If cleaning/lubing helps this issue.....how about filling the entire cylinder with grease, pack it in like we used to do when packing wheel bearings. Then, dirt couldn't get into the inner works. Wash and repack every 500 rounds or so. There probably should just be a grease zerk fitting installed on the side of the slide so a grease gun can be attached. Work on that one will you Mr. Chandler...... 1917
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Old 08-03-2019, 09:13 PM   #6
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Originally Posted by 1917-1911M View Post
There probably should just be a grease zerk fitting installed on the side of the slide so a grease gun can be attached. Work on that one will you Mr. Chandler...... 1917

Please....don't be giving Arnsberg any ideas!
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Old 08-04-2019, 05:28 PM   #7
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Old 08-15-2019, 08:39 PM   #8
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There is a youtube video for the ccp trigger called butter smooth trigger fix and it works! I used it on mine and my trigger is a long very smooth pull!
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Old 11-03-2019, 05:20 PM   #9
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I have a CCP m2 which has the worst ever trigger I have experienced on any firearm. It is absolutely terrible with the grittiness, unexpected and inconsistent sear release as well as the inconsistent trigger press effort it exhibits. I started with the "butter smooth trigger fix" recommended by G.I. Shooter. It helped only a little bit. I then tried the take down and polishing video routine recommended by Chandler5566. That made it less gritty, but it still wasn't anywhere near a smooth trigger. The two above procedure reduced the grittiness by about half. Finally I used a lot of Rem Dri Lube and it gave me the best results. I didn't lube all of the points at once recommended in the above video, but did one spot sat a time to try to determine where the unwanted friction was occurring. It wasn't until I really hit the trigger bar with Dri Lube at the point where it makes contact with the protrusion on the cylinder that I got the best results. In total, the three things I tried turned a really terrible trigger in a much better but still not good trigger. The trigger press still has a gritty feel to it that requires varying pressure to press the trigger to the rear.The striker/sear release is predictable and consistent now which has improved my groups.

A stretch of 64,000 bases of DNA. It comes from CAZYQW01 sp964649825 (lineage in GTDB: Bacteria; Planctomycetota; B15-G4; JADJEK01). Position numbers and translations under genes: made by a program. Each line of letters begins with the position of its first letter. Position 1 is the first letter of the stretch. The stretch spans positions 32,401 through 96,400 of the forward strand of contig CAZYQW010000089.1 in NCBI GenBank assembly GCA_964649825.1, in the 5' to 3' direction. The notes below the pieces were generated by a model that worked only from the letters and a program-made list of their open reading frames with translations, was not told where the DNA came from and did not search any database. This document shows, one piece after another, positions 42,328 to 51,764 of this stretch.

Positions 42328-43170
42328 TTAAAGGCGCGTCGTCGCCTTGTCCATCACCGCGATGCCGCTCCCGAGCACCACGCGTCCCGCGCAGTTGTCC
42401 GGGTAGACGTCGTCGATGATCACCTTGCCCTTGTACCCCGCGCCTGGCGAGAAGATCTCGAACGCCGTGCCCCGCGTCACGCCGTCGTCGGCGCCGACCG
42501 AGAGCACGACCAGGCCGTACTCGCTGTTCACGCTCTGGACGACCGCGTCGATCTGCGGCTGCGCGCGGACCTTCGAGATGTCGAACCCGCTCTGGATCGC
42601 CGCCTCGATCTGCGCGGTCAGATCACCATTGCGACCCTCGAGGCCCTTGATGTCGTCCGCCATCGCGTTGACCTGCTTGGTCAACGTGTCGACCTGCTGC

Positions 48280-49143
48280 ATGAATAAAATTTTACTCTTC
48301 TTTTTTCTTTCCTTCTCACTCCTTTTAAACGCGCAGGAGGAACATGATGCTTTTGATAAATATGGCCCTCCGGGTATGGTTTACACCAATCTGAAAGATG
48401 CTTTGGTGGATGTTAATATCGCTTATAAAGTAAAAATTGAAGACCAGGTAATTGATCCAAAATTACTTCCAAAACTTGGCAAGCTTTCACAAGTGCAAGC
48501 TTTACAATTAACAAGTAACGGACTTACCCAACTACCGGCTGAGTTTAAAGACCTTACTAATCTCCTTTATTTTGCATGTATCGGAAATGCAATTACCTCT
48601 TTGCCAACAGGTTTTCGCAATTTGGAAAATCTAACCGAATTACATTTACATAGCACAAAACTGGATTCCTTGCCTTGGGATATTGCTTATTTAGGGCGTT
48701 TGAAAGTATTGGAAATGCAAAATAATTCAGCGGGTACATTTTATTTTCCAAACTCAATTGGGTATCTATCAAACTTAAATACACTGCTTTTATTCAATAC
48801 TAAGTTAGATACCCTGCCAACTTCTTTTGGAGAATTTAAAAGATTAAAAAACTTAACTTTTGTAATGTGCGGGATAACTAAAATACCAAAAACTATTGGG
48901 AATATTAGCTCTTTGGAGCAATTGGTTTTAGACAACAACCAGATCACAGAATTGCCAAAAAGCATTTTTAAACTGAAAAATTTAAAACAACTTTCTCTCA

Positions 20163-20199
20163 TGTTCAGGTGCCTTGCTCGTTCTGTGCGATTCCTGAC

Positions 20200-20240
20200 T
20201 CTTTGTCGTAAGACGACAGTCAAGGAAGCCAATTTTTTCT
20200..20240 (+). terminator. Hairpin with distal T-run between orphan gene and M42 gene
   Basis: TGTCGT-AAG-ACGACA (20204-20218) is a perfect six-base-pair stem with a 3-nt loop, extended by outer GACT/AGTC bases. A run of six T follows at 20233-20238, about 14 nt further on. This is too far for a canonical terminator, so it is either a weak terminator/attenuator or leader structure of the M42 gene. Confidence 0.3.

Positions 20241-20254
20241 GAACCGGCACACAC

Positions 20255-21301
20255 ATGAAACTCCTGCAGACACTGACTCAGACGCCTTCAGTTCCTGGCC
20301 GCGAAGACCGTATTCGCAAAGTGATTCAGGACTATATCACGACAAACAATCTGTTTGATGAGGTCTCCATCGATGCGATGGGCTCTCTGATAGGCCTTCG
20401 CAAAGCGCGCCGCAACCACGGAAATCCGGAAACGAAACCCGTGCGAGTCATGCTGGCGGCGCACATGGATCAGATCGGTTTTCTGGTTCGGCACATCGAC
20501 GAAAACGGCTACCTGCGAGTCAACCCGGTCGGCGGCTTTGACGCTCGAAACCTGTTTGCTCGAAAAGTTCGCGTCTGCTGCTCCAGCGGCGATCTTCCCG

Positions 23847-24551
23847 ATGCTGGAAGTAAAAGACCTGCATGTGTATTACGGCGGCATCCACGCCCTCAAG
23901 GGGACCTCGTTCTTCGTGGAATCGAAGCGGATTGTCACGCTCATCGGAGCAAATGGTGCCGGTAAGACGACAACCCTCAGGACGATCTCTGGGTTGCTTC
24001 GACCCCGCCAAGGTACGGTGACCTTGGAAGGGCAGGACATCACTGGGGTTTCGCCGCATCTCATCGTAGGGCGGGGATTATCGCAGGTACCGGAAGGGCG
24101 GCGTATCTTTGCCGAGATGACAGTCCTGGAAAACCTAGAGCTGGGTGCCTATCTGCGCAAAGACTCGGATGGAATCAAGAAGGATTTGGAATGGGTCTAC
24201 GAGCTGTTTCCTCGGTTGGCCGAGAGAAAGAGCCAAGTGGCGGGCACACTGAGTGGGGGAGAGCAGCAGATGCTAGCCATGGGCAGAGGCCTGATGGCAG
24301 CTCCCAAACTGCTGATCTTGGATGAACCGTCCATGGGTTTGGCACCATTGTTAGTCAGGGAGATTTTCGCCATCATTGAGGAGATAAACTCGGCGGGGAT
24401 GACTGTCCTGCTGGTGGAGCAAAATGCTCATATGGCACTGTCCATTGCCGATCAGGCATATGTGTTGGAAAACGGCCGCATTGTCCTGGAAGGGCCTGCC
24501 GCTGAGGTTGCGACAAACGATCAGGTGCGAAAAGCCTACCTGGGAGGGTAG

A word of warning. The above video does a nice job of explanation of the tear down of the system housing of the basic CCP. The M2 has an additional spring and bolt which powers the locking block release which may go flying when you remove the system housing from the frame. After take down I found an unknown spring and detent, which Walther calls a bolt, on the floor. I couldn't figure out where it went until I got an illustrated parts breakdown at the Walther website. To reassemble just push it into the hole while you are inserting the system housing back into the frame.
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Old 11-03-2019, 05:29 PM   #10
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Some of the so called grittiness comes from the polymer trigger rubbing on the polymer frame, when I had the trigger block out, I relieved some of the polymer material on the frame, where the trigger possibly rubs. This, and all the polishing, mentioned by others, has made a butter smooth trigger on mine.